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I’ll Take the Lead on This One

43.8 million adults in America suffer from mental illness.
Why aren’t we talking about this more?
Mental illness is something we don’t talk about. There’s a stigma attached. BUT WHY?
I don’t know. I wish I did. Maybe if we talked about mental illness more, that could have saved you.

I did not talk about my personal struggles with my mental illnesses until I was 18. So that means, I suffered in silence for 18 years. Some people suffer in silence their entire lives. Why aren’t we working harder as a PLANET to make mental illness something as acceptable to discuss as any other illness?

I am lucky enough to have had someone in my world at 18 years old who encouraged me to talk about my struggles, and to get the help that I so deserved. If it weren’t for her, you lucky ducks wouldn’t be hearing my shrill and persistent voice. Every day, I am thankful that she gave me a place to feel safe and comfortable in talking about what was happening in my head. From that moment on, I promised the rest of the world that I would work to provide that same safe space for those who don’t have it.

It’s incredibly hard to form relationships with other humans knowing that I am someone who lives with a mental illness. My Anxiety and Depression argue with each other consistently upon meeting someone new. Do I let them into the world in which I reside inside my own head? Do I keep that part of my life hidden from them? What if they have a negative reaction? What if I feel like I can’t ever be myself around them?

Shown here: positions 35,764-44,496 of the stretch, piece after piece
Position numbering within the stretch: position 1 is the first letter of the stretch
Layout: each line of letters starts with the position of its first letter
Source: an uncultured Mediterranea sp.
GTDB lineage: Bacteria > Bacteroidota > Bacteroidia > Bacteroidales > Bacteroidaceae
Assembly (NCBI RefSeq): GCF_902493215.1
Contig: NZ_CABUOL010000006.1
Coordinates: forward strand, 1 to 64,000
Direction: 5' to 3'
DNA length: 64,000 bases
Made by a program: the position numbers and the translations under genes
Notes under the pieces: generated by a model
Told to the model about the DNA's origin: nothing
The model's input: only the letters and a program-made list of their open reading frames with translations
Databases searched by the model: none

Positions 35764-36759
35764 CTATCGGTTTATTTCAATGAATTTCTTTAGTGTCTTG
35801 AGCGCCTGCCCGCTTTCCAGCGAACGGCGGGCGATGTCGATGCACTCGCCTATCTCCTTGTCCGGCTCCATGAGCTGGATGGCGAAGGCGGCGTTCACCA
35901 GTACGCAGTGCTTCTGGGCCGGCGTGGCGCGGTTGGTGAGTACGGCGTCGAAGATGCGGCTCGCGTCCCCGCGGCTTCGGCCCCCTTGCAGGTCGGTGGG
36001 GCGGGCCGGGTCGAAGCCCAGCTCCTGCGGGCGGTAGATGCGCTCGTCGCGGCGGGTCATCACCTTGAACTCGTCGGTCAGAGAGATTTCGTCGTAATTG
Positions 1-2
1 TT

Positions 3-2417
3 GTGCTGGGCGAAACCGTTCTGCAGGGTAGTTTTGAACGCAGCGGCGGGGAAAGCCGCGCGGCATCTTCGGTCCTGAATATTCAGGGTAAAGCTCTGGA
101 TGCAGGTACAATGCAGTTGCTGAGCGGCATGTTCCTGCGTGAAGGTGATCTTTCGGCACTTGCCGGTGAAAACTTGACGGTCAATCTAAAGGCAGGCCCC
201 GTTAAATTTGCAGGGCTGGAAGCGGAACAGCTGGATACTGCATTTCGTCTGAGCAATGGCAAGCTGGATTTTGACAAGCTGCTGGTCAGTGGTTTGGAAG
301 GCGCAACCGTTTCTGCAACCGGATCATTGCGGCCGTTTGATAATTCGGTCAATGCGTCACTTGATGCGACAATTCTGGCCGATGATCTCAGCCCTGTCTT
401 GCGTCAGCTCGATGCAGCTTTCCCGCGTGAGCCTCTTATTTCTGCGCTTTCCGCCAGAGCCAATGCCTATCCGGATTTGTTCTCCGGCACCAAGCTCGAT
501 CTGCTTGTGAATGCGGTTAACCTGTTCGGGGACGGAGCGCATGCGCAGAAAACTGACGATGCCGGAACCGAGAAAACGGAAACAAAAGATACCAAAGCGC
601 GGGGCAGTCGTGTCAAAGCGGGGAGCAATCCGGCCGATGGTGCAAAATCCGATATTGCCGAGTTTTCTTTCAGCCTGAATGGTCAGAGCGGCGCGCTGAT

How many times did I have to have that conversation with myself before I realized- anyone who doesn’t accept me for exactly who I am, in spite of all of my struggles and all of my ailments and all of my flaws, isn’t anyone I really want to be around in the first place. The answer is: 193 times, probably. I am so lucky that I will never have to have that conversation in my head ever again.

It’s an incredible blessing that I have surrounded myself with people who love me for being Olivia. My friends, and my family, and the people I have deemed my (unrelated) family, continue to provide that safe place that my sweet friend did all of those years ago.
I can’t help but worry that the rest of the world isn’t as fortunate as I am to have a place they can go to when they need to feel the warmth of their loved ones. SO, on this cold, Friday afternoon, I hope as you are reading this, you know that I will provide that safe space for you. I won’t pry, or meddle, or ask any questions. I will just give you a warm and loving embrace, and tell you how much the world needs you.

For my S, R, Lul, J.

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